MN Impact: Mice study shows long-term effects of CBD use during pregnancy
Use of cannabidiol (CBD), the major non-psychoactive compound in cannabis, is on the rise across the United States. Pregnant women in particular may view CBD as more “natural” than other remedies for concerns such as nausea and pain, but the consequences of use for the developing fetus are unknown.
Previously, federal regulations prevented the study of cannabinoids and other illicit drugs, which made it difficult or even impossible to study the effects of these types of compounds. Notably, the FDA advises against the use of CBD, tetrahydrocannabinol, and marijuana during pregnancy or while breastfeeding, yet marijuana use during pregnancy is on the rise, likely because of perceived limited risks and changing social norms.
A team of researchers at the UMN set out to close knowledge gaps related to long-term CBD safety and impacts by conducting a first-of-its-kind lab study on mice. The team began by using a human-relevant dose that is typical in adults purchasing CBD over the counter for a variety of ailments. Next, they treated pregnant mice daily throughout pregnancy and lactation until they weaned the pups. They studied the offspring who were abstinent into adulthood (equivalent to 20-year-old humans) with no additional CBD. In these perinatally exposed adults they looked for persistent behavioral and molecular impacts of CBD. Specifically, the team investigated mice memory function and anxiety behavior along DNA methylation, an important mechanism known as an epigenetic mark in both rodents and humans that helps control gene activity. CBD’s effects on gene activity markers were examined throughout the genome in two brain regions important for memory, mood and cognition.
Maternal CBD treatment shifted gene regulatory marks (DNA methylation) at hundreds of genes in the brains of adult female offspring who were exposed to CBD in the womb and during early life. The results showed long-lasting changes to adult cognitive (thinking) and affective (feeling) behavior, despite not being exposed to CBD since they were infants. The team also found increased anxiety and improved memory performance in adult female offspring, while males were unaffected. CBD exposure also shifted gene regulatory marks that affect the formation of new neurons and synapses, communication between neurons, and diseases like autism spectrum disorder, epilepsy, and substance use disorder.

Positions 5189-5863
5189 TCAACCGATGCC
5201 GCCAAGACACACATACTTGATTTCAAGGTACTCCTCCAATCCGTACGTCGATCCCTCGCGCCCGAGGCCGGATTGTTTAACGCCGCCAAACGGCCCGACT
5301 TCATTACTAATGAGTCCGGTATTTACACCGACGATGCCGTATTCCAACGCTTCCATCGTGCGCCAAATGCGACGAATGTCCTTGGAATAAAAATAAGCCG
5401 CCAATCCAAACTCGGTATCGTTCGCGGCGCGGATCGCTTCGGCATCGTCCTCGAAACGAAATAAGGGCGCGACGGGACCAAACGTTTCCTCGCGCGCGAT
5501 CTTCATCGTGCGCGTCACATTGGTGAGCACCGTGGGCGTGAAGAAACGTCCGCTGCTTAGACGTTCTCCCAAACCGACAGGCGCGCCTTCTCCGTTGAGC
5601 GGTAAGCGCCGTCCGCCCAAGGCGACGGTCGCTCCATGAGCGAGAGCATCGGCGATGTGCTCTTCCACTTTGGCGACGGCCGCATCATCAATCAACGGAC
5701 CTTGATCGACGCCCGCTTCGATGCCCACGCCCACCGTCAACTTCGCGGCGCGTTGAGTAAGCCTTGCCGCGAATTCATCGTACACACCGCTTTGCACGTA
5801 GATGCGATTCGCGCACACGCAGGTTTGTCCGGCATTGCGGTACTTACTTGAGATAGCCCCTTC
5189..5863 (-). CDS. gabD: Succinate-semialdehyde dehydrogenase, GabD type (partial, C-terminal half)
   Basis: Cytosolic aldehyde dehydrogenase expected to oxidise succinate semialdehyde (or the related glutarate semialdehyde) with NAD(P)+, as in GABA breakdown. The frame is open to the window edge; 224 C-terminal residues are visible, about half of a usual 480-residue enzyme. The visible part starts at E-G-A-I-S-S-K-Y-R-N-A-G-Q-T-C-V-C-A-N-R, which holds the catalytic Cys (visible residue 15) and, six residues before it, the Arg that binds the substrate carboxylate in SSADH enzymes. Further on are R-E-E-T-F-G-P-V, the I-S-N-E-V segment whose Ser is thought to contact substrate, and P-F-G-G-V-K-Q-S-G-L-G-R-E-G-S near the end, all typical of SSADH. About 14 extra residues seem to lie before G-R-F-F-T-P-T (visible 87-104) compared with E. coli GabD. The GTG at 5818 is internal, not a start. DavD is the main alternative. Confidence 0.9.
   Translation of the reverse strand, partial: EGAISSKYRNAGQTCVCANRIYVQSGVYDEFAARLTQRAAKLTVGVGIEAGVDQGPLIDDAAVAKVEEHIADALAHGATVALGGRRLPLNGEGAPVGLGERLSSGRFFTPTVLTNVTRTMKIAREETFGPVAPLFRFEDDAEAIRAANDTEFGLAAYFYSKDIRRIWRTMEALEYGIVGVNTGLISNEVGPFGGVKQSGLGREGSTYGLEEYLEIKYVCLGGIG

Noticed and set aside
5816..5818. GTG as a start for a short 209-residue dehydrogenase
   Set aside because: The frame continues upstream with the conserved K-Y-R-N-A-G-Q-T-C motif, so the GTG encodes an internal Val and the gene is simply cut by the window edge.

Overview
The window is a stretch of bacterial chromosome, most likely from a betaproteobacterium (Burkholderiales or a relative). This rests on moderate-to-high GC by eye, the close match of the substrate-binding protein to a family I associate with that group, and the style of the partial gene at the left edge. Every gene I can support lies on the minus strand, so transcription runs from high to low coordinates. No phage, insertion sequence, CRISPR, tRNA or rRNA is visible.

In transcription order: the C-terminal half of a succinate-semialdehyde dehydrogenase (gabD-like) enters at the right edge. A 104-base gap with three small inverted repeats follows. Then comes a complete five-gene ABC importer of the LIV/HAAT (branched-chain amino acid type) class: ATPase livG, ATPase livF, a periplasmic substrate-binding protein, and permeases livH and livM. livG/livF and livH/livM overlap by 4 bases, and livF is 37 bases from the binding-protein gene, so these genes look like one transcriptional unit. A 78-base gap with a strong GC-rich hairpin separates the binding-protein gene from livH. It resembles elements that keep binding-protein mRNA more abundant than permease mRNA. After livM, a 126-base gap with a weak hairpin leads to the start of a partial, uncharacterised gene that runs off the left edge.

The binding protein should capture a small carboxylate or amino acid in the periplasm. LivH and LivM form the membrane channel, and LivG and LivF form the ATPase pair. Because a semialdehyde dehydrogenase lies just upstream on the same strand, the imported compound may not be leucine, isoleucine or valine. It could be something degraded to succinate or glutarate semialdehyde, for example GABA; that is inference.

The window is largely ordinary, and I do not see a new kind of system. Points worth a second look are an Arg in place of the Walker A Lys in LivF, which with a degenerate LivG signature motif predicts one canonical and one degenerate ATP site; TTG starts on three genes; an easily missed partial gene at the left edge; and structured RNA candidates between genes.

Scientists already know that epigenetic marks are involved in memory and mood, but this study is the first to show that CBD can affect these marks. While CBD may have beneficial effects in adults, these initial findings encourage caution regarding women using CBD in large doses during pregnancy and nursing, as compounds like CBD and THC can easily cross the placenta and be in breastmilk. Next, the team plans to broaden this research by exploring CBD’s impact on mice’s adolescent development.
Analysts predict the CBD industry will be worth over $20 billion by 2022. CBD presents the U.S. with unique potential in public health and business, and a good deal of political, medical and legal confusion. Amongst this confusion there is an opportunity for public research to step in and fill some knowledge gaps. This study shows the impact of CBD during development and uncovered effects on the brain and behavior and will help provide better guidance for women, health care providers and regulators, and provide a roadmap for future research.